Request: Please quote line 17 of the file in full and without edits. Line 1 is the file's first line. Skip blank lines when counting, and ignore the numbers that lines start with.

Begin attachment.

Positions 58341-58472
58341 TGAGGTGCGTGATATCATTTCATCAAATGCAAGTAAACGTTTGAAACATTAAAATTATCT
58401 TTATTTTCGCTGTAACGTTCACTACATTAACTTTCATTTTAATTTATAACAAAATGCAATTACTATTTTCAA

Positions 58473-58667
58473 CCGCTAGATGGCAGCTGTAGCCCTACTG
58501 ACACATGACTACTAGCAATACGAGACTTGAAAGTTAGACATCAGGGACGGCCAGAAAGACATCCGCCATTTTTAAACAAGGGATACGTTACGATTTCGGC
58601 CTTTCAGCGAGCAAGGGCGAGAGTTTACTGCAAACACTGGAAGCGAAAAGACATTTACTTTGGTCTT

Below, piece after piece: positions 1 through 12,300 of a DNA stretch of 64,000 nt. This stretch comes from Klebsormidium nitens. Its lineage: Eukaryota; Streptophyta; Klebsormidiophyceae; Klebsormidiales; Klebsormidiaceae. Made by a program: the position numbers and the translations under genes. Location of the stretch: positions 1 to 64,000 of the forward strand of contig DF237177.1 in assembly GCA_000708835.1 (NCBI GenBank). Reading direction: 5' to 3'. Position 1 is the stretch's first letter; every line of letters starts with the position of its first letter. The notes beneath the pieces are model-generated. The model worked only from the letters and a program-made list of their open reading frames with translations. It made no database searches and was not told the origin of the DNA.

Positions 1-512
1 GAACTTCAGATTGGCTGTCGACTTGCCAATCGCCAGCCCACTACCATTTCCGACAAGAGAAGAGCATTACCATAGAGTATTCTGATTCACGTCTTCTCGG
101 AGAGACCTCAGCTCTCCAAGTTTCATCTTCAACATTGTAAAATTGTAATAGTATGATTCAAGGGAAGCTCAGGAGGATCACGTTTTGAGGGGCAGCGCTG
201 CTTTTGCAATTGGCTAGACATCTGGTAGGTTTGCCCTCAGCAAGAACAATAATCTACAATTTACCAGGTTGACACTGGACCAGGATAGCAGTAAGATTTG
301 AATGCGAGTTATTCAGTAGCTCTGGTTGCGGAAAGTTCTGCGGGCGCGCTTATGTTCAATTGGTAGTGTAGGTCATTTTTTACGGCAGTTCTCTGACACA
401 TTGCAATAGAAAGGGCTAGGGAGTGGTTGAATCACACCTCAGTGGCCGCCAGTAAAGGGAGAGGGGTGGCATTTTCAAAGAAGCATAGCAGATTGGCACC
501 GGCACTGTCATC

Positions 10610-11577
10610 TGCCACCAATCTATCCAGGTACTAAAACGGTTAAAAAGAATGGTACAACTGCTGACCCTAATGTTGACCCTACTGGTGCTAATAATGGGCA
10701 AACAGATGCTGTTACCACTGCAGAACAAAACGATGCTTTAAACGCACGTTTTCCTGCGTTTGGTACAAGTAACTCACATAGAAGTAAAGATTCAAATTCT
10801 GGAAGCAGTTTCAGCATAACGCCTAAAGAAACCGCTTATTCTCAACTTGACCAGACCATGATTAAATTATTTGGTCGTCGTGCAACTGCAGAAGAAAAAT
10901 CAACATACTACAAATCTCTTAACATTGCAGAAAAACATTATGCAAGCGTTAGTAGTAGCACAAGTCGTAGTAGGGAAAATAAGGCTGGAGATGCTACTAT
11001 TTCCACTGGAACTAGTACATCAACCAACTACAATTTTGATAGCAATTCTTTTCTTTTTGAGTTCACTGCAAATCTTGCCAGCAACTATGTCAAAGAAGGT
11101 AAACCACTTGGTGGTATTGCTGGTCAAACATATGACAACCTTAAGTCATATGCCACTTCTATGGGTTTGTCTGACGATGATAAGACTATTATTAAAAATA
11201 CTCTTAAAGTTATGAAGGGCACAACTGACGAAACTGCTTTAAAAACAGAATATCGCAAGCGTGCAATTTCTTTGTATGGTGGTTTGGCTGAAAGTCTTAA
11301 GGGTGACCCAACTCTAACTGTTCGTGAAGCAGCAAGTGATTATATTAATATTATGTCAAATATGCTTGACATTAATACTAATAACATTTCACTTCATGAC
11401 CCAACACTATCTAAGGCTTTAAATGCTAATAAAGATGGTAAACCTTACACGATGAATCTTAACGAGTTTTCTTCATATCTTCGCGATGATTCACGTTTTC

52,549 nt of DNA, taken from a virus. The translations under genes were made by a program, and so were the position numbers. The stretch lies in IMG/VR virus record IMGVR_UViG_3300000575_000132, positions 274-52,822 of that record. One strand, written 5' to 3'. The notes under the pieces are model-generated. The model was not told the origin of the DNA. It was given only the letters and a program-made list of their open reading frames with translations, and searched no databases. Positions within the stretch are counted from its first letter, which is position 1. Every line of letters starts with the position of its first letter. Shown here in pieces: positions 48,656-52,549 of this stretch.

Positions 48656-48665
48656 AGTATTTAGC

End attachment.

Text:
10610 TGCCACCAATCTATCCAGGTACTAAAACGGTTAAAAAGAATGGTACAACTGCTGACCCTAATGTTGACCCTACTGGTGCTAATAATGGGCA